When you first purchase and install a water softener you may be told by some that rather than using the standard salt usually sold for use in a water softener – officially called sodium chloride, that you should try potassium chloride instead. Should you? There are indeed some advantages to making that switch; water softened with potassium chloride is a little softer and a little kinder to pipes (eventually a sodium build up could be an issue but only minimally so) but it is quite a bit more expensive, so it’s really a matter of personal choice.

Will I Notice a Difference?

Most people notice a difference in water that has been softened right away. Tap water tastes better, clothes come out the washer cleaner and they need far less soap and detergent to get things clean (including themselves!)


DIY Tricks to Keep Cool without A/C


Many have lived this scenario: You meant to buy a new air conditioner. You meant to look into getting central air, or upgrading the rather old system you have in place. You thought about it in the winter, you thought about it in the spring. Now that summer’s here your old A/C is playing up a bit but it seems to be working. You’ll get a new one soon.

Then one hot sticky evening you notice a big wet patch around the A/C unit and the fact that the air it’s pumping out is lukewarm rather than cool and it’s getting warmer by the minute. You poke, prod and try to troubleshoot but as the temperature in the room begins to really rise you have to face the fact that your A/C is suffering from (not so) sudden death syndrome. Because it’s leaking you turn it off to avoid potential water damage but what are you going to do now?

What can you do to avoid overheating before you can get to a store and pick up a new A/C? Here are some DIY ways to stay cool (or relativity cool) when A/C is not an option.

The DIY Cooler A/C

If you really want to try and cool things off, and don’t mind going a bit MacGuyver then you could try putting together this pseudo A/C unit which is created using a standard drinks cooler, a few basic hand tools and it’s rather clever stuff. Will it cool off a whole house? No, but it will do a decent job on the average sized room until you can replace it with a more conventional alternative. A DIY cooler like this may also be helpful for use in vacation cabins etc. that may not come along with A/C either. And this guy – who is very entertaining – makes it all very easy indeed:

The Ice Box Solution

Decades ago, when refrigerators were more commonly referred to as iceboxes, that was because that is pretty much all they were, a way to keep huge blocks of ice frozen and this easy as pie solution is based on that principle. All you need to do is fill a roasting pan – or similar deep container – with bagged ice and then place it in front of a medium sized fan.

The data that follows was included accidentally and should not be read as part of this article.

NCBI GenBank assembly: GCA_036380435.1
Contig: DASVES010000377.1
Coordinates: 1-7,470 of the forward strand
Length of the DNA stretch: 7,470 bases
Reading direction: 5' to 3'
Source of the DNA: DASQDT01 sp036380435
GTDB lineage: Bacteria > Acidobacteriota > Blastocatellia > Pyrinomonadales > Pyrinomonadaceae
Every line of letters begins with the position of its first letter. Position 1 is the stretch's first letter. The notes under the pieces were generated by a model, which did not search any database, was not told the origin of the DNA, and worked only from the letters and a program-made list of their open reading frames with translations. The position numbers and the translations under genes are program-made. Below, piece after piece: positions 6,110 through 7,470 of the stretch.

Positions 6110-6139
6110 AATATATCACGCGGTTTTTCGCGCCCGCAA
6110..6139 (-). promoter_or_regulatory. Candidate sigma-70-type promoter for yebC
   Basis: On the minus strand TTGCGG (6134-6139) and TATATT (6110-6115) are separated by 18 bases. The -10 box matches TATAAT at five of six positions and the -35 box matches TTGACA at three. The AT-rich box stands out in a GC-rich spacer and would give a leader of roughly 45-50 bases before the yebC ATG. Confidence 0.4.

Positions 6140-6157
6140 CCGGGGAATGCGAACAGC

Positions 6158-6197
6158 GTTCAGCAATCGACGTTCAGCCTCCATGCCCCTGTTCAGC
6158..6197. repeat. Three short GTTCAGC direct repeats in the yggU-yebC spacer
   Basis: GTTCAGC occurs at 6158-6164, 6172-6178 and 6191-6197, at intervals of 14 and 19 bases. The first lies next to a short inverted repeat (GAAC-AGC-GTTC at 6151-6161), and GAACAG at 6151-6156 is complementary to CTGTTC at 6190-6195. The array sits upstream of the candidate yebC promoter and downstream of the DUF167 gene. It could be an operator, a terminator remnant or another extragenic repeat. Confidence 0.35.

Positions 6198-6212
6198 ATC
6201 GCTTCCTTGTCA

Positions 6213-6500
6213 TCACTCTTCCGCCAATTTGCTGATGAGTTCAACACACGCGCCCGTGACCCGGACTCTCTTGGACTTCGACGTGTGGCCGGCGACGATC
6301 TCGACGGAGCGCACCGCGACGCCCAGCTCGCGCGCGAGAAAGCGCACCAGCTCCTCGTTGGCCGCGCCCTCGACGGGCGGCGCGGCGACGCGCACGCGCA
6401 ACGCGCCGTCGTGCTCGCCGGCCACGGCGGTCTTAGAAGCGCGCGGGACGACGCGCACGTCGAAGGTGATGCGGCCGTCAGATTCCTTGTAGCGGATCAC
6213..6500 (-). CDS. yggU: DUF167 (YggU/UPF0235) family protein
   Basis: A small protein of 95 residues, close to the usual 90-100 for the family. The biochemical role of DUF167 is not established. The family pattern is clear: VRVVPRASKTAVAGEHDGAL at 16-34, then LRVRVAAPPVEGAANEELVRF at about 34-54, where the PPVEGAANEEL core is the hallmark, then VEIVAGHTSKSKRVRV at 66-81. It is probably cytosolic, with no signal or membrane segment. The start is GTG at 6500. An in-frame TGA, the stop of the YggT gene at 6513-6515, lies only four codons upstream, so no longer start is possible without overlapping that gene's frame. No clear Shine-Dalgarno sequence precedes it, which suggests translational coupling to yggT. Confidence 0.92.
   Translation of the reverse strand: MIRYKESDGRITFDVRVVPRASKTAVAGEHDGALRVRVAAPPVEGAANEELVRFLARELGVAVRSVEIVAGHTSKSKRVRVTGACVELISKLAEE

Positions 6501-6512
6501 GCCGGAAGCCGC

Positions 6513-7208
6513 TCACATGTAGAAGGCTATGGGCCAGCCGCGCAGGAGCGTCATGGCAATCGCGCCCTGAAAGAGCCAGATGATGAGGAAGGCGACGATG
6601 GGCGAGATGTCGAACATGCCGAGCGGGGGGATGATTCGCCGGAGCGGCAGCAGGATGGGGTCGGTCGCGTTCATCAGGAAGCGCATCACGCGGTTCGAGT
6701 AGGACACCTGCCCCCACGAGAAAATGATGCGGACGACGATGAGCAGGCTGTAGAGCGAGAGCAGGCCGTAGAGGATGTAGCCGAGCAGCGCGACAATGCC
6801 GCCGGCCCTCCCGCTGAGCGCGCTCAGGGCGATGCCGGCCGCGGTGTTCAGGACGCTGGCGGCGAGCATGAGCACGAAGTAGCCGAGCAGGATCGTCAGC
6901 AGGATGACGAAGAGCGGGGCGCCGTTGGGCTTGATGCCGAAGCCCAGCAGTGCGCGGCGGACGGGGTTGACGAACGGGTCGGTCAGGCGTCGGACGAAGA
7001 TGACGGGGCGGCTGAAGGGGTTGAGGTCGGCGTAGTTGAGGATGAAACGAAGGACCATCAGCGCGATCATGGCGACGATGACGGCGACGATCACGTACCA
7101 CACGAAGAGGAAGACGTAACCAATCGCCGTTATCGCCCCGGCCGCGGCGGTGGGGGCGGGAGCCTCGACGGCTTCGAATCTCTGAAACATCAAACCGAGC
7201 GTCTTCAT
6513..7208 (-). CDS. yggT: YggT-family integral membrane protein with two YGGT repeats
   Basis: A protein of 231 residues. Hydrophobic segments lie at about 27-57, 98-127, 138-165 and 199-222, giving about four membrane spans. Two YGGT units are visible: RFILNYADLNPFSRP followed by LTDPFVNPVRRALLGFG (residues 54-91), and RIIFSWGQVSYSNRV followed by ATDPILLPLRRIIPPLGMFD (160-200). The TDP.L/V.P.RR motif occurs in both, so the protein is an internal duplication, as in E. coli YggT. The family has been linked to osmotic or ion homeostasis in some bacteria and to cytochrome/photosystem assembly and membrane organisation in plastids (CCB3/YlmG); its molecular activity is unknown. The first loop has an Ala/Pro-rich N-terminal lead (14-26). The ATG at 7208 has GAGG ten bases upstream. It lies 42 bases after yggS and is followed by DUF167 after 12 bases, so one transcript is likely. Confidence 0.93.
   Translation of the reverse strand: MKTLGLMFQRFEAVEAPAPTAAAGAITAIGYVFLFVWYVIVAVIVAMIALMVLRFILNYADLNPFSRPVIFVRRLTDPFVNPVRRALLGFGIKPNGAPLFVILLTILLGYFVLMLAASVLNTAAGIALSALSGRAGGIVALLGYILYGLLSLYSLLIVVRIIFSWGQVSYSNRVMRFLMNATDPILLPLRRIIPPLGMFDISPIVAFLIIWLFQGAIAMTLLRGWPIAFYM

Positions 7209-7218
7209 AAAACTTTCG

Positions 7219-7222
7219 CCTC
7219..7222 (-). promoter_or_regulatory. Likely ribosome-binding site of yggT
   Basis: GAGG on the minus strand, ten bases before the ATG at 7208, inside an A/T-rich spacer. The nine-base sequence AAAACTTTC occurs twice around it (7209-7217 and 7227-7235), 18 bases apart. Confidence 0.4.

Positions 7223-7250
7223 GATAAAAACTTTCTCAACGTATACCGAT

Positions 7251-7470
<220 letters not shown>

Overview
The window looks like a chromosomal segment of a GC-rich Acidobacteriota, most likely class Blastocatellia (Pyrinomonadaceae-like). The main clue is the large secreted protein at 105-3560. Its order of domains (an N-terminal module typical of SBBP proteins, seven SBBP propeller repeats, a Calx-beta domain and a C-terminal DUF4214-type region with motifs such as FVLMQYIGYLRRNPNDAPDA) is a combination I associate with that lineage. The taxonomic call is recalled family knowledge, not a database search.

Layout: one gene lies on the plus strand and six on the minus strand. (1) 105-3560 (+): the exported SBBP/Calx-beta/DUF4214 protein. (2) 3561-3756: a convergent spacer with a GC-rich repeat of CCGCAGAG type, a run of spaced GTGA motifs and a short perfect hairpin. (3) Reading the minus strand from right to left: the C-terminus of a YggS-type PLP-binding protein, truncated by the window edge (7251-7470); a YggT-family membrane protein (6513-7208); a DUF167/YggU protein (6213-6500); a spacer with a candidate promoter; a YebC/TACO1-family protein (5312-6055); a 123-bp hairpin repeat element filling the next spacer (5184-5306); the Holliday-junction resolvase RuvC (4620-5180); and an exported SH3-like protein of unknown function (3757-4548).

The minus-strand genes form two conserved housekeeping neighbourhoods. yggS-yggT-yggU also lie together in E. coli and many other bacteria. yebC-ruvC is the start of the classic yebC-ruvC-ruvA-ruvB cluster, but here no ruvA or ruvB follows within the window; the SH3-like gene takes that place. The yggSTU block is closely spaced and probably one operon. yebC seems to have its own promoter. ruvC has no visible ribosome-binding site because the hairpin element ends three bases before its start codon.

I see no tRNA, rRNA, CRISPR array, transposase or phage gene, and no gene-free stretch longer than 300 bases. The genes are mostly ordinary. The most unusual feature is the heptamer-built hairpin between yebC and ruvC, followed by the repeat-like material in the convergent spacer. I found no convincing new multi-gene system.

Turn on the fan and the breeze it throws off will draw up moisture from the melting ice and create a cooler breeze. It’s not quite as efficient as the cooler A/C but as an emergency measure it works well enough.

The Sheet Solution

If it’s truly hot, but a little late to start DIY work as a last resort you can try hanging a sheet soaked in cold water (and rinsed well) in front of an open window. That will block much of the heat and help cool things off at least a little

Maintaining the Exterior of Your Rental Property – A Simple Checklist


Rental property maintenance is a very important part of being a landlord. It can also be a nuisance but in order to keep paying tenants safe and happy and to comply with leases it is a must. Rental property maintenance is also important as a way to help protect the investment you have made in your rental properties and to avoid legal complications relating to tenant injury or expensive damage to you investment.

Many landlords are rather good at making sure the inside of a property is in the best possible shape before they rent it out but are sometimes not so careful when it comes to the exterior. This is a mistake, as the outside of the property is as important as the interior, in terms of attracting new tenants, of helping to ensure you meet your responsibilities and just protecting your investment from damage in general. Here are just a few of the thinks that should be kept in mind.

The Entrance – Whether the rental property you own is a single family house the entrance and the area just around it need to be as safe and secure as possible. Taking a scan around the property once in a while to spot potential problems is therefore always a good idea:

Do all of the exterior lights work and do they light up the entrance properly?
Is there any obvious damage to any walkways or driveways leading up to the entrance? Look for cracks and potholes that can be a potential hazard to vehicles and pedestrians.
If there are tree branches near the property they should always be cut back so that they do not allow mould and mildew to form on the roof, as such things can literally eat away at your roof over time.